The precise costs of Glenn Roeder's transfer policy became clear today as the latest Football League report detailing the level of payments made to agents by its member clubs had Norwich City shelling out a whopping ?490,000 to the Mr Ten Per Cents of this world – a ?345,000 increase on the fees they paid for a six-month period ending December 31, 2007.
Only Derby County paid out more – ?717,000 for the six months to December 31, 2008, as first Paul Jewell and then Nigel Clough dealt with the aftermath of relegation from the Premiership.
It was a similar challenge that face both Birmingham City and Reading on their exit from the Premier League last summer.
But with both Steve Coppell and Alex McLeish able to keep a steady hand on the tiller squad-wise, so both clubs kept a relative check on agents fees – Blues paying out ?425,000; Royals ?205,000.
League leaders Wolves were equally prudent – splashing out just ?142,150 in the sixth-month period that saw Jason Shackell makes his switch to Molineux.
Given the extremely tight nature of Norwich's finances, that ?490,000 figure will raise more than the odd eyebrow with the Football League reporting that the club made 21 transactions in that period.
It was certainly a busy time as then-boss Roeder – having wielded the axe with a flourish over the so-called 'Plymouth Brethren' – then set about re-building his Canary squad from almost scratch.
Whilst the figure would naturally include the payments made in relation to the full-time moves to Norfolk for Dejan Stefanovic, Wes Hoolahan, Sammy Clingan and the new deal that eventually awaited Gary Doherty, the suspicion has to be the that the bulk of that figure would come on the back of Roeder's aggressive use of the loan market.
Ryan Bertrand's return from Chelsea would have been brokered by a middle man – as would, in particular, Arturo Lupoli's switch back to the United Kingdon from Fiorentina.
Elliot Omosuzi who arrived as a two from Fulham alongside Stefanovic would have added to the agents' pot; as would John Kennedy's loan arrival from Celtic.
And as Lupoli failed to deliver on his obvious, earlier pedigree so Leroy Lita's three-month arrival from Reading would have added another fat agent's invoice to the pile. Ditto Jonathan Grounds.
And, again, somewhere in the mix would be the deal that saw Omar Koroma arrive from Portsmouth after then-Pompey boss Harry Redknapp finally extricated the Fratton Park youngster out of West Africa with the help of Ambrose Mendy.
As ever, today's report will prompt as many questions as it will provide answers – how can Norwich City pay ?490,000 for 21 full or loan deals and yet Sheffield Wednesday manage to pay just ?5,000 by way of agents fees for the 14 transactions they were today reported as completing for the same period?
Likewise Queen's Park Rangers who actually had 27 transactions to report to the Football League – and yet managed to pay just ?40,000 to the middle men involved as their new, billionaire Formula One owners played at being football club owners?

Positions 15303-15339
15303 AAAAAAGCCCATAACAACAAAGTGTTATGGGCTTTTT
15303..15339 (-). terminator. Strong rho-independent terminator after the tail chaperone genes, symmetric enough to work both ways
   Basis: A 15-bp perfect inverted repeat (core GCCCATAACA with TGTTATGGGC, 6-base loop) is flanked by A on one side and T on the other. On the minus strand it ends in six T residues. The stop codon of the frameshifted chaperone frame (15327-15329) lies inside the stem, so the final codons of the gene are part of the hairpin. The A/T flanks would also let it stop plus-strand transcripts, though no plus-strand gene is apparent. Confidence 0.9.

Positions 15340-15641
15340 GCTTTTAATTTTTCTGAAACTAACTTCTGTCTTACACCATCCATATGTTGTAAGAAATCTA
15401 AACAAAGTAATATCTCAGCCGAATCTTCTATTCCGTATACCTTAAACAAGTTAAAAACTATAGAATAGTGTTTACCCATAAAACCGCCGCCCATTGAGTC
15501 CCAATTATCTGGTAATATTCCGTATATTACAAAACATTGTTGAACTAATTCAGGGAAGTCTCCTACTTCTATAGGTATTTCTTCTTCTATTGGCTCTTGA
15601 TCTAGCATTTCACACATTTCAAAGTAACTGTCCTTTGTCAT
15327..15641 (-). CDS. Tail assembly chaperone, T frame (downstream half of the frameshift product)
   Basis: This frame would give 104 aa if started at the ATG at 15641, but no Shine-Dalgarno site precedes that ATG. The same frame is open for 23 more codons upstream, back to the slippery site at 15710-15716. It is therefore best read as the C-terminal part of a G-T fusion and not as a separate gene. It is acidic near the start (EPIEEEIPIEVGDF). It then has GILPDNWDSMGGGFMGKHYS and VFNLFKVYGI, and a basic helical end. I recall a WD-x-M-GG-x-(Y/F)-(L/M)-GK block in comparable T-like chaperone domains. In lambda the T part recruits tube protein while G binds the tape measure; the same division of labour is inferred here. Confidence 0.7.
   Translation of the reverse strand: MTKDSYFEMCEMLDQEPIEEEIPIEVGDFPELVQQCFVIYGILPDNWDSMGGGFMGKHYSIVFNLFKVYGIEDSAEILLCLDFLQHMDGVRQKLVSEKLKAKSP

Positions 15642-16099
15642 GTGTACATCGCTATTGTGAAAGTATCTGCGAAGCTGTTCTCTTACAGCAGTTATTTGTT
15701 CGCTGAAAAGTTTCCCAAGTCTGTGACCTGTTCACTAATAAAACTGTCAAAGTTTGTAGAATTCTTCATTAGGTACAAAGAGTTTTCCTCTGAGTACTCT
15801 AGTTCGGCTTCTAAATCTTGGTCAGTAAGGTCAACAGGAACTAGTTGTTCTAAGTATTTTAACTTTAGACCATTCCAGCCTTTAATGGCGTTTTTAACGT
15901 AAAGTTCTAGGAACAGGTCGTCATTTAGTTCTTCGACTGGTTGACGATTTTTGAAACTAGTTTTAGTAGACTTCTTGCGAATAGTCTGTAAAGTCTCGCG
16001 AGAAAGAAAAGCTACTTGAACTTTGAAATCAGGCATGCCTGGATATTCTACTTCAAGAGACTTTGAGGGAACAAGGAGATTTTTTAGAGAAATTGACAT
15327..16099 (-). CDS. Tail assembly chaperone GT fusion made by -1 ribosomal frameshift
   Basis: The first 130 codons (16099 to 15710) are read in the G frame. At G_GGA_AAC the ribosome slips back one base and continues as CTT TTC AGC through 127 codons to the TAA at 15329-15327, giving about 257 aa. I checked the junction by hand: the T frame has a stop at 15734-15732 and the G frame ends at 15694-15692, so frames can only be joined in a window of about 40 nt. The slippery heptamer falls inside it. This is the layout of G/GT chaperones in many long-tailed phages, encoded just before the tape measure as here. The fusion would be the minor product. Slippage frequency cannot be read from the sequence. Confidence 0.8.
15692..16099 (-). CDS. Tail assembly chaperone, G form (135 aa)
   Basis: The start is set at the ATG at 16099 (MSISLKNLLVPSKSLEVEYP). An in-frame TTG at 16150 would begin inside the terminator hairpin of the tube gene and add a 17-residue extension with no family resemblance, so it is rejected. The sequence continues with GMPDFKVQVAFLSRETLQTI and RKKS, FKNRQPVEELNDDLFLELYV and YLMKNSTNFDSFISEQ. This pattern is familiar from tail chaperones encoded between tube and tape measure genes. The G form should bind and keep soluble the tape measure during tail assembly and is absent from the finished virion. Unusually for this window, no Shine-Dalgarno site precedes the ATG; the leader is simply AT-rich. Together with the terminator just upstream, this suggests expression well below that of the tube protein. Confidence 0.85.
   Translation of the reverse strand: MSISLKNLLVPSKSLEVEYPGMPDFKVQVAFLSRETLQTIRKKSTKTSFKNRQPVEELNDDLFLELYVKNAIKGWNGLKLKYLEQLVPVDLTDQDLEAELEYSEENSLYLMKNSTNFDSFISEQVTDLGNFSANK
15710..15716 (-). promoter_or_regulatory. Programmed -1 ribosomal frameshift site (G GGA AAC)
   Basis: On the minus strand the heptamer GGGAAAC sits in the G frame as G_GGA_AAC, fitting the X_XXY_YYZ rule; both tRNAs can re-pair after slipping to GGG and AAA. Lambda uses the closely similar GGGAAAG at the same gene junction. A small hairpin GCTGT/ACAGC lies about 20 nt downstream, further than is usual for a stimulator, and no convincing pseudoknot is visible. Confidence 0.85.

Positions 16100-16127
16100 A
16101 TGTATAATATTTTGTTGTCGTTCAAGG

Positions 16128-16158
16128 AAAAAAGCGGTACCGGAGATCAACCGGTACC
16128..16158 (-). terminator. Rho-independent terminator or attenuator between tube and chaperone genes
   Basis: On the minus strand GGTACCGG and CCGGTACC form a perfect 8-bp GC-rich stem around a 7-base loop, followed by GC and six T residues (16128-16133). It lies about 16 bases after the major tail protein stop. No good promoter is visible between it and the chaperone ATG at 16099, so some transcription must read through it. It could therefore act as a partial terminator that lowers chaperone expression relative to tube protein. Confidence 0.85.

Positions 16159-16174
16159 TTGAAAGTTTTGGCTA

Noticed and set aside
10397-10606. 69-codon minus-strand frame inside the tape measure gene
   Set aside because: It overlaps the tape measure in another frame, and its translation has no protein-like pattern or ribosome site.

Ipswich, too, appear to have been relatively frugal in their spending – reporting just ?113,000 by way of agents fees for their 19 transactions; ?3,000 less than Doncaster Rovers.
With the Canaries still waiting to make any comment on today's report, Football League chairman Lord Mawhinney welcomed the latest example of 'transparency' within the League. In the Premiership, of course, no such light is shed on who pays what to whom.
He was also deligted to see the overall figure drop – with a total of ?5.7million being paid to agents between August and December 2008, compared to ?7.9 million for the second half of 2007.
“Overall, I believe the publication of agents' fees, along with the more recent decision to prohibit the practice of 'Dual Representation', has brought much greater levels of transparency and integrity to the transfer system,” said Mawhinney, as the League cracks down on agents representing more than one party in any transaction.
And, therefore, getting paid twice for their services.
“To most people it will seem sensible that where agents are working on behalf of players, they get paid by players. And when they work for clubs they get paid by clubs.”
The danger, of course, that while the Football League's belief in transparency is to be wholly applauded, for as long as the clubs produce the figures themselves and there are no independent auditors at work, there can be all sorts of different shades of 'transparency' in play.
All manner of smokes and mirrors can still be put in place to hide a multitude of sins.
The suspicion would be that Norwich remain as open and as transparent as they have always been which, on days like today, might not always work to their best advantage.
For either everyone plays by the same rules of the game – or no-one does. And if no-one plays by the rules, then the question has to be asked as to what real 'value' today's figures actually have.